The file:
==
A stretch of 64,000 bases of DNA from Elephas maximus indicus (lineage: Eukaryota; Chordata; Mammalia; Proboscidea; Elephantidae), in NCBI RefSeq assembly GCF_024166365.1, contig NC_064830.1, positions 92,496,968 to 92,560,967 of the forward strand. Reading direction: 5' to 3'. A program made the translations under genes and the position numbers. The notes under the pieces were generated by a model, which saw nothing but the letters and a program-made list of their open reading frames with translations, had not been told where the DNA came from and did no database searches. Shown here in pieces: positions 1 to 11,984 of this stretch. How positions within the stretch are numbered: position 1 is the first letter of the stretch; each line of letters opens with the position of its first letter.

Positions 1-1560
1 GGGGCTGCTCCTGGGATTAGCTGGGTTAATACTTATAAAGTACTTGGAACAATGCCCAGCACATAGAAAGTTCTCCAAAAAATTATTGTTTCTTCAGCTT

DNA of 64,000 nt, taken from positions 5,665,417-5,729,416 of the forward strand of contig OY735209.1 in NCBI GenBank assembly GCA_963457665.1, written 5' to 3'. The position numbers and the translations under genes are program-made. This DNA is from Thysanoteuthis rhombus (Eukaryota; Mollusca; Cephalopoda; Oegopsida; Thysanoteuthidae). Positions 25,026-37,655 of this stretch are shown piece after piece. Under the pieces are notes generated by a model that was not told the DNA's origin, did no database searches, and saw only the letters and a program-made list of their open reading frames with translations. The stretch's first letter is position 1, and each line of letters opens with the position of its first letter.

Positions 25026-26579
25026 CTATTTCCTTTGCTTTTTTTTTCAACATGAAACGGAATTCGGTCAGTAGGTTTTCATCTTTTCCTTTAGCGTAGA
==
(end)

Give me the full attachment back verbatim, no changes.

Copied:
A stretch of 64,000 bases of DNA from Elephas maximus indicus (lineage: Eukaryota; Chordata; Mammalia; Proboscidea; Elephantidae), in NCBI RefSeq assembly GCF_024166365.1, contig NC_064830.1, positions 92,496,968 to 92,560,967 of the forward strand. Reading direction: 5' to 3'. A program made the translations under genes and the position numbers. The notes under the pieces were generated by a model, which saw nothing but the letters and a program-made list of their open reading frames with translations, had not been told where the DNA came from and did no database searches. Shown here in pieces: positions 1 to 11,984 of this stretch. How positions within the stretch are numbered: position 1 is the first letter of the stretch; each line of letters opens with the position of its first letter.

Positions 1-1560
1 GGGGCTGCTCCTGGGATTAGCTGGGTTAATACTTATAAAGTACTTGGAACAATGCCCAGCACATAGAAAGTTCTCCAAAAAATTATTGTTTCTTCAGCTT

DNA of 64,000 nt, taken from positions 5,665,417-5,729,416 of the forward strand of contig OY735209.1 in NCBI GenBank assembly GCA_963457665.1, written 5' to 3'. The position numbers and the translations under genes are program-made. This DNA is from Thysanoteuthis rhombus (Eukaryota; Mollusca; Cephalopoda; Oegopsida; Thysanoteuthidae). Positions 25,026-37,655 of this stretch are shown piece after piece. Under the pieces are notes generated by a model that was not told the DNA's origin, did no database searches, and saw only the letters and a program-made list of their open reading frames with translations. The stretch's first letter is position 1, and each line of letters opens with the position of its first letter.

Positions 25026-26579
25026 CTATTTCCTTTGCTTTTTTTTTCAACATGAAACGGAATTCGGTCAGTAGGTTTTCATCTTTTCCTTTAGCGTAGA